Coun. Robert Parker said people concerned about the direction of the local food market in light of Nova Scotia Turkey Marketing Board's decision to prohibit Gordon Fraser from processing turkeys need to attend the meeting on Tuesday at 7 p.m. at the West River Fire Hall.
"Gordon needs a reprieve to be able at least to butcher the turkeys out there," Parker said, adding that Fraser's business should be grandfathered to allow him to continue operating and the operations of the marketing boards should be the ones put under the microscope.
"We are up against the odds and sometimes the marketing boards are too strong," he said. "People want local food."
Fraser, the only person who has been butchering turkeys professionally in Pictou County, said he had two people come into his shop and tell them he had to stop killing turkeys because of a complaint they received.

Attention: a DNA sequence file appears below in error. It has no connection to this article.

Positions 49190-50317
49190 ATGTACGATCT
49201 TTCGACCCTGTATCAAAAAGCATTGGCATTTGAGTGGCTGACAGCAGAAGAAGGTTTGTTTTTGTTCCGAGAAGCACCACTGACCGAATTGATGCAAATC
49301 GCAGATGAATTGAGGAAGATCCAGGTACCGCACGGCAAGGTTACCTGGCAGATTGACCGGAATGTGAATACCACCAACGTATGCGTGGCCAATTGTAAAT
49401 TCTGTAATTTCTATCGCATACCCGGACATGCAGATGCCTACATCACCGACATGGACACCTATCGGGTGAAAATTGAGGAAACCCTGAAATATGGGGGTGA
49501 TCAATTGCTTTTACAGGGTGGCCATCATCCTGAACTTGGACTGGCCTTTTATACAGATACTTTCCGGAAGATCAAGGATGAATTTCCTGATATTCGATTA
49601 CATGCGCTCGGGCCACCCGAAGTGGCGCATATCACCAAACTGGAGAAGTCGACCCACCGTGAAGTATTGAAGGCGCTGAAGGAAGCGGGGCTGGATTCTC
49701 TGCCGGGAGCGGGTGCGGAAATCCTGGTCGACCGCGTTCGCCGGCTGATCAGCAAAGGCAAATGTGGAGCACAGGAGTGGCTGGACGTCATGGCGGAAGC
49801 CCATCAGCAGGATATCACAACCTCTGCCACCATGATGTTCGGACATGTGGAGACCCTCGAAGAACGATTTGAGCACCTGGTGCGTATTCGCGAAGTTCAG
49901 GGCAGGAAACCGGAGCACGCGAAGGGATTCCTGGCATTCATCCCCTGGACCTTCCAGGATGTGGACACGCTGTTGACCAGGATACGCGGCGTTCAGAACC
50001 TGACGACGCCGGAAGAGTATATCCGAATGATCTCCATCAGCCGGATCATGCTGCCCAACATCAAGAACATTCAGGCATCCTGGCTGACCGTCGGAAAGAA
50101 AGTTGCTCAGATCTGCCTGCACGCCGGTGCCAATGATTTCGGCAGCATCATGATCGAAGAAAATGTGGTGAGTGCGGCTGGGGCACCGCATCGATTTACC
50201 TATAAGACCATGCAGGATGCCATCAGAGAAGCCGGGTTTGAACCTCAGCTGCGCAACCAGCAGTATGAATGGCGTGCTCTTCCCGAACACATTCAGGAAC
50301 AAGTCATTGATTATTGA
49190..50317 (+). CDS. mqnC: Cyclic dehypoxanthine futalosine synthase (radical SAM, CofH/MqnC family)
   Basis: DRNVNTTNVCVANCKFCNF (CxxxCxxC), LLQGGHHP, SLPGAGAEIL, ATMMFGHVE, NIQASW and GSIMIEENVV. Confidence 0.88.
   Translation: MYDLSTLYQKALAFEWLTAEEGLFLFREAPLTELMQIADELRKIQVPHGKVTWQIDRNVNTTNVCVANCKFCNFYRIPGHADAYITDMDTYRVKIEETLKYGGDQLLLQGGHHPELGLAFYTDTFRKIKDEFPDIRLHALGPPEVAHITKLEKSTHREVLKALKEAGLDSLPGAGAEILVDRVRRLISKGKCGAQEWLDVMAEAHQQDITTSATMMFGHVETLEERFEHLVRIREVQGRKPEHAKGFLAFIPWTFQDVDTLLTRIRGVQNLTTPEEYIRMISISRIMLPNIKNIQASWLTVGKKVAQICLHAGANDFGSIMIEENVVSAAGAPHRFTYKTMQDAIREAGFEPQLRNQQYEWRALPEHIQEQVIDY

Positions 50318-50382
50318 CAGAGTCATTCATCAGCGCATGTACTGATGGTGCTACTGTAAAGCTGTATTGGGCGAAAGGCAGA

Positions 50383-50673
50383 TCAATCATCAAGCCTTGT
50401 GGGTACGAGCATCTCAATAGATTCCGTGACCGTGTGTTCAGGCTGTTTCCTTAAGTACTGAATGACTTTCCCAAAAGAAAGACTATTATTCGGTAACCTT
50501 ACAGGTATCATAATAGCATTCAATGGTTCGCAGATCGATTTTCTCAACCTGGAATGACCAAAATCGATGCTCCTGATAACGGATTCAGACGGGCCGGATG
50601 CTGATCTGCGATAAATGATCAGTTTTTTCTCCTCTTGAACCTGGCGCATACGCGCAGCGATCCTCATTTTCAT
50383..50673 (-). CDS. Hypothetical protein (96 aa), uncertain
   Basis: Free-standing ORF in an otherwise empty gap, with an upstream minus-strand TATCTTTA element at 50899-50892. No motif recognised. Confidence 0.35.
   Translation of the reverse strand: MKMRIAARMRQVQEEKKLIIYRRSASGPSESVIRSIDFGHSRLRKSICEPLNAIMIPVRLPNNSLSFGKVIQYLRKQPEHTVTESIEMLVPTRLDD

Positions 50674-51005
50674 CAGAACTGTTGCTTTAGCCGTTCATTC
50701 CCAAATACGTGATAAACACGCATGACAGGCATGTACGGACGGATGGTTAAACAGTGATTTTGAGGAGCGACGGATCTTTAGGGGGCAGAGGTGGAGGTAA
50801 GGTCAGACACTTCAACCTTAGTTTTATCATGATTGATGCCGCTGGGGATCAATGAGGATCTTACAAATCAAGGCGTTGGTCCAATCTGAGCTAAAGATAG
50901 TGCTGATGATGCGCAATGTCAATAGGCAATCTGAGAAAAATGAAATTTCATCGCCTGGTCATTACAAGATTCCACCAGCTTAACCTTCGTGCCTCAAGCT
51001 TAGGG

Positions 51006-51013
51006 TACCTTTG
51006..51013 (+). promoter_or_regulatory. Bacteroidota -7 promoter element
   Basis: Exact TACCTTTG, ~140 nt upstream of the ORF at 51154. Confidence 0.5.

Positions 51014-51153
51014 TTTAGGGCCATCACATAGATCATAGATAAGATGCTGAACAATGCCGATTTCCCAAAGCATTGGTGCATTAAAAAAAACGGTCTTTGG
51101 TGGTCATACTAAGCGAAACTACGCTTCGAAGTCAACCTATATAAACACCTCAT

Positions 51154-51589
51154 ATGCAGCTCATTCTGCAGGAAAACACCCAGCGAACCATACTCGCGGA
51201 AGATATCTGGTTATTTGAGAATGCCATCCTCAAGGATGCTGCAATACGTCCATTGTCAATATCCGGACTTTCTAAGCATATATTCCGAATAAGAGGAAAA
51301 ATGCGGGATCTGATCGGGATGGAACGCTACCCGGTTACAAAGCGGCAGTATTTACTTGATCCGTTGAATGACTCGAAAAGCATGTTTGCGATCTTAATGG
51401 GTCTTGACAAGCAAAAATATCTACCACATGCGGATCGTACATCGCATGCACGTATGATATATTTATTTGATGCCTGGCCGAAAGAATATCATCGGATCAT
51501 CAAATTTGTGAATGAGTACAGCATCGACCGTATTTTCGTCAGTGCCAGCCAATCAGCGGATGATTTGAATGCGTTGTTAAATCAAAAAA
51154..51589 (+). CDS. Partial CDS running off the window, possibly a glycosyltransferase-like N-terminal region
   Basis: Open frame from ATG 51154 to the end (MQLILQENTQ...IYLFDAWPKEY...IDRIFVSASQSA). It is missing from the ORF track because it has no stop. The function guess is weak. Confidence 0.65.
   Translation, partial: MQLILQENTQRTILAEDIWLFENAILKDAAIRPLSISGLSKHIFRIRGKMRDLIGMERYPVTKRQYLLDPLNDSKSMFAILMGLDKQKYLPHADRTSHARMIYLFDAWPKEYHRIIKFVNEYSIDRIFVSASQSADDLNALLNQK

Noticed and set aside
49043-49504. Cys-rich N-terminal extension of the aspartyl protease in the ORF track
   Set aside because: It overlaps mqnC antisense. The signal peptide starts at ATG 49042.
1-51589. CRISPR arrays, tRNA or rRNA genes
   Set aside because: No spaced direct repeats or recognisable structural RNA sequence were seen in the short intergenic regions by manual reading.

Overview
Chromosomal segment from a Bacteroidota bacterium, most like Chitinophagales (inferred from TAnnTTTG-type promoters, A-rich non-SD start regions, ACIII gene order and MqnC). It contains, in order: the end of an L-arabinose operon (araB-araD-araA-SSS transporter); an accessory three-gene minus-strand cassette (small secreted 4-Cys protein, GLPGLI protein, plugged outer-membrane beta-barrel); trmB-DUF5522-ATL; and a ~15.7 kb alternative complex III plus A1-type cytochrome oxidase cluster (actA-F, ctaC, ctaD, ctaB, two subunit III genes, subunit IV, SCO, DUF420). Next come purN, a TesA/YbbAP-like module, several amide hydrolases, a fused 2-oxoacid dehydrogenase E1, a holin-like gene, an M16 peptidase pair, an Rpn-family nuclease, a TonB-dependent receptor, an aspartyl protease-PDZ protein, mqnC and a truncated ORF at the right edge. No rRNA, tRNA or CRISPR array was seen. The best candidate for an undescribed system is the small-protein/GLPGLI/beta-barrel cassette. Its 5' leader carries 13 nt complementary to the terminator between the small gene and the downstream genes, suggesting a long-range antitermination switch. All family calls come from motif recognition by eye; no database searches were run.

Nova Scotia Turkey Marketing Board told him he’s not allowed to butcher turkeys because he isn’t registered with the board and doesn’t have certification from the province to say he’s an inspected site.
Lori Ansems, chair of the board of directors for the Turkey Marketing Board, said these rules have long been in place. She said they are more than willing to allow Fraser to operate his butcher shop if he gets certified with the province and then sends that proof to be registered with their board at no cost. She said it is a matter of food safety.
Coun. Chester Dewar said not having a processor in Pictou County will hurt more than Fraser.
"Think of the spin-off jobs," he said. "There are feed stores and the companies that count on people growing their own turkeys. Kids make a few bucks growing and selling their own turkeys. It is just like everything else. They forget the little fellow."
Parker also mentioned a petition signed by more than 900 people supporting Fraser and passed on to Pictou West MLA Karla MacFarlane who will present it in the fall sitting of the legislature.